PORTLAND, Ore. (KOIN) – Nancy Crampton Brophy, the Oregon romance novelist who’s suspected of murdering her husband in the Oregon Culinary Institute in Portland in 2018, appeared in court Tuesday for the second day of her trial. 

Crampton Brophy is facing a murder charge for the death of her husband, Daniel Brophy. He was an instructor at the Oregon Culinary Institute, where he was found fatally shot the morning of June 2, 2018. 

In court on Tuesday, the prosecution called four people who attended the Oregon Culinary Institute at the time of Daniel Brophy’s death to the stand to testify. They also questioned the lieutenant paramedic from Portland Fire & Rescue who responded to the scene and the criminalist who processed shell casings found at the crime scene for fingerprints. 

Here are 6 takeaways from the second day of the trial: 

1. Students say it was unusual to find their entrance locked 

Saturday, June 2, 2018, started off as a typical day, the four former OCI students who testified in court Tuesday said. However, the first indication that something was wrong was the fact that the student entrance door to the school was locked. Most of the former students who testified said this was unusual. They said Chef Daniel Brophy usually unlocked it before students arrived on campus.

The culinary students who arrived that day said it was especially unusual because June 2 was “live fire” day, a day when they were asked to simulate a live restaurant by taking and fulfilling orders Chef Brophy would place with them. It was a day comparable to a final exam and several students had arrived early to prepare.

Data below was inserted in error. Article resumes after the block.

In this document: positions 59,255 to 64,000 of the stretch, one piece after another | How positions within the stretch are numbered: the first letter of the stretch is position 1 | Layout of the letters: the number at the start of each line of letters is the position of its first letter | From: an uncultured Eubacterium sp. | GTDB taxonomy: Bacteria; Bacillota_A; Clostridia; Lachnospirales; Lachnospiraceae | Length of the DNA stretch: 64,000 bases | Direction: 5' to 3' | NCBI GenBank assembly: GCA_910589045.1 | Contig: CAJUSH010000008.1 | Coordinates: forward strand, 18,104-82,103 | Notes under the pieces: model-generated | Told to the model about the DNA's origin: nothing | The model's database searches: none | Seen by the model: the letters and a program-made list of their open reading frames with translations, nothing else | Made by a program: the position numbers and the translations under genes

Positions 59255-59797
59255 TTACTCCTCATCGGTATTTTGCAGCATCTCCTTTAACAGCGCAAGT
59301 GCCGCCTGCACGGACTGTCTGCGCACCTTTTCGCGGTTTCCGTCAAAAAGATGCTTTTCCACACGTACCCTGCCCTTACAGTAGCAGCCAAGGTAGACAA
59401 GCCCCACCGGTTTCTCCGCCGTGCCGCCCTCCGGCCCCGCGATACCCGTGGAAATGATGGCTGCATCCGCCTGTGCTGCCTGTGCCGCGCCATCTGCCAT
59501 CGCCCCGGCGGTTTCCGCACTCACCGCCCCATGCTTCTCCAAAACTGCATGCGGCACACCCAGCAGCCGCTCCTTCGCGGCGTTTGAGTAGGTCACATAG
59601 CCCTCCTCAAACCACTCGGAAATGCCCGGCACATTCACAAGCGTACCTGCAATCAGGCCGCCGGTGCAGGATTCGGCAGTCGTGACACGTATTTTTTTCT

Eventually, the other instructor who was teaching that day, Chef Dorothy Sadie Damon, came outside and realized the students had been waiting at the door. She went to get her keys and let them into the building. 

2. The discovery of Daniel Brophy’s body 

Clarinda Perez had gone to a nearby Starbucks for a coffee after seeing her classmates waiting outside the locked door. In her testimony, she said she returned just as the students were filing into the building. Perez went to fill her water bottle but saw the water jug that Chef Brophy usually filled before students arrived was empty – another unusual occurrence. She went into the kitchen closest to the water jug, Kitchen 1, and found the sink running and Chef Brophy on the floor. 

She checked to see if she could get a response from him and when she received none, she ran to the doorway and yelled for someone to call 911. 

'My hands started getting full of blood': Witnesses testify in Brophy trial
Clarinda Perez testifies in the murder trial of Nancy Crampton Brophy on April 5, 2022. Perez was the first person to discover Chef Daniel Brophy dead at the Oregon Culinary Institute on June 2, 2018. (KOIN)

3. Perez attempted CPR on Chef Daniel Brophy 

At the time, Perez was working as a medical assistant and knew CPR; she started chest compressions. When she started, there was no blood visible. Melissa Flitcsh, a pastry student at OCI at the time, said she had assumed Chef Brophy had a heart attack or stroke. 

As Perez continued compressions, she began to notice blood. 

“His chest was really squishy,” Perez explained between sobs as she testified, “and I thought I had broken a rib because as I continued to do compressions, my hands started getting full of blood.” 

She had no idea Chef Brophy had been shot. She thought she caused an open rib fracture, but continued compressions because she’d been taught to not stop, even if she thought she’d broken a bone.